SOME major oilseed crops grown in Pakistan include cottonseed, rapeseed, mustard, canola, sunflower, safflower, groundnut and sesame. A significant amount of edible oil is extracted from cottonseed that is a fabric crop but not an oilseed. Edible crops like rapeseed, mustard and groundnut are indigenous and have been cultivated for centuries.
Per acre yield of traditional crops is significantly lower due to poor seed quality, inappropriate cultivation techniques and reduced potential yield of cultivars. On the other hand, sunflower, soybean and sesame are non-traditional crops and crop cultivars have higher potential yield.
Cultivation of oilseed crops is essential for steady supply of edible oil and to reduce imports. Edible oil is the fifth largest import item and its share in total imports is 3.6 per cent, which was 5.3 per cent a decade back. As a whole, Pakistan spends around Rs50 billion per annum on export of edible oil. The country imports palm oil from Malaysia, Norway, Singapore and South Korea and soybean oil from Malaysia, Argentina, Singapore and Switzerland.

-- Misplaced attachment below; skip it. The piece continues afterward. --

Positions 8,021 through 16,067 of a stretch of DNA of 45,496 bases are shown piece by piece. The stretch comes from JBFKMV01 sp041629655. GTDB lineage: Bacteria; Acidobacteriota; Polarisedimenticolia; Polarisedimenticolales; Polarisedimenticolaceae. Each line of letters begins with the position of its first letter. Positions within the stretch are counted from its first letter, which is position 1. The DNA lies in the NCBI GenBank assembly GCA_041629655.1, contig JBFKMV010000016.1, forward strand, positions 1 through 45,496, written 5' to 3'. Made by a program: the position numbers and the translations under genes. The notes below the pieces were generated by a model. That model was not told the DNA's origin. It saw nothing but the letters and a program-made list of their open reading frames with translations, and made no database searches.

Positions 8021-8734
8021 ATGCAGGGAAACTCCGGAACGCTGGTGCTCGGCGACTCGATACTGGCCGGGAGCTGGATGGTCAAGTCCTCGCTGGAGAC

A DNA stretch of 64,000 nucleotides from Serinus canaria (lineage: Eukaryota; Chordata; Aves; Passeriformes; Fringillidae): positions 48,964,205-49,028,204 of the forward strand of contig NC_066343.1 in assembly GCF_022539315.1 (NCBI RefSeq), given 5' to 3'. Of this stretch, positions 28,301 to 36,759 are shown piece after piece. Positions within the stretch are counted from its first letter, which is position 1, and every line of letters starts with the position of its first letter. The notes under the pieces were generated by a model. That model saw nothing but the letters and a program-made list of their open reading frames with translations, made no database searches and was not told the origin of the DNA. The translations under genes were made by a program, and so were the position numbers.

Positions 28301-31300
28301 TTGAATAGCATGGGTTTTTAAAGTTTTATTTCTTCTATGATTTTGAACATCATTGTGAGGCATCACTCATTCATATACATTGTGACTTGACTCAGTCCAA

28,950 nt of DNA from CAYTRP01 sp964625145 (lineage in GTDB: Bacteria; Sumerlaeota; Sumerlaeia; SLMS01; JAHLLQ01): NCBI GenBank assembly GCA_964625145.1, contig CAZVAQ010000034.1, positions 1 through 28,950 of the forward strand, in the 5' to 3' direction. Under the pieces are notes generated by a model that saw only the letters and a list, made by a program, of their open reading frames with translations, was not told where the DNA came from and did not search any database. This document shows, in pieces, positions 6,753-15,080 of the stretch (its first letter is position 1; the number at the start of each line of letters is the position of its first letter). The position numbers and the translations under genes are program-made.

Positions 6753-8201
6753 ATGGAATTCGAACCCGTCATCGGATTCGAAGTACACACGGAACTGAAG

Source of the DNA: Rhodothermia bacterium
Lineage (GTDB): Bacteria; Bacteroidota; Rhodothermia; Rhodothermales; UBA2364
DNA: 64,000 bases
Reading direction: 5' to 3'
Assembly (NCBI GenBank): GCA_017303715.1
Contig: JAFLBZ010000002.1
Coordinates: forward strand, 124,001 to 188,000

In 2004-05, Pakistan imported palm oil worth $477.7 million against $464 million the previous year. Similarly, $49 million were incurred on the import of soybean oil in the same period. The demand for edible oil is increasing.
The total availability of edible oil in 2003-04 was 2.437 million tons with the share of local production at around 0.740 million tons which was 30.4 per cent of the total national requirements and 1.693 million tons was imported that constituted 69.6 per cent share. Edible oil is either imported or extracted from the imported seed. About 1.333 million tons of edible oil was imported in kind in 2003-04 while 0.114 million ton was extracted from the imported seeds.